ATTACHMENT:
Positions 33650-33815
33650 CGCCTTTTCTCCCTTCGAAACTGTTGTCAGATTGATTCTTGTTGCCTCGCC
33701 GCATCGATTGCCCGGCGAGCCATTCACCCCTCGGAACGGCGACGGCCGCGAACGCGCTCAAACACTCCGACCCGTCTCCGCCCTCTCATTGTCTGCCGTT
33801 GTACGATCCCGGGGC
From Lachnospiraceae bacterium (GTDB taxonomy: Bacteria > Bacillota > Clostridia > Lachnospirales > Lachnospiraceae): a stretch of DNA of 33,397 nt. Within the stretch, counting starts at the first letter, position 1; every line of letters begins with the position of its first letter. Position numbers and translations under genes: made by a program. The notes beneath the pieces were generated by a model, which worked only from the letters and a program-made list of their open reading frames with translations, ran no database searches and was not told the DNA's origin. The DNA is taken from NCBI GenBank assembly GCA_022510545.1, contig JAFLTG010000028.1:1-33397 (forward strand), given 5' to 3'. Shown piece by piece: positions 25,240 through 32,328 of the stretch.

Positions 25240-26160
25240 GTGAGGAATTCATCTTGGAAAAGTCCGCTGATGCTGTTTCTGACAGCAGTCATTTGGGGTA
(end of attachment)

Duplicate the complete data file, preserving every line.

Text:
Positions 33650-33815
33650 CGCCTTTTCTCCCTTCGAAACTGTTGTCAGATTGATTCTTGTTGCCTCGCC
33701 GCATCGATTGCCCGGCGAGCCATTCACCCCTCGGAACGGCGACGGCCGCGAACGCGCTCAAACACTCCGACCCGTCTCCGCCCTCTCATTGTCTGCCGTT
33801 GTACGATCCCGGGGC
From Lachnospiraceae bacterium (GTDB taxonomy: Bacteria > Bacillota > Clostridia > Lachnospirales > Lachnospiraceae): a stretch of DNA of 33,397 nt. Within the stretch, counting starts at the first letter, position 1; every line of letters begins with the position of its first letter. Position numbers and translations under genes: made by a program. The notes beneath the pieces were generated by a model, which worked only from the letters and a program-made list of their open reading frames with translations, ran no database searches and was not told the DNA's origin. The DNA is taken from NCBI GenBank assembly GCA_022510545.1, contig JAFLTG010000028.1:1-33397 (forward strand), given 5' to 3'. Shown piece by piece: positions 25,240 through 32,328 of the stretch.

Positions 25240-26160
25240 GTGAGGAATTCATCTTGGAAAAGTCCGCTGATGCTGTTTCTGACAGCAGTCATTTGGGGTA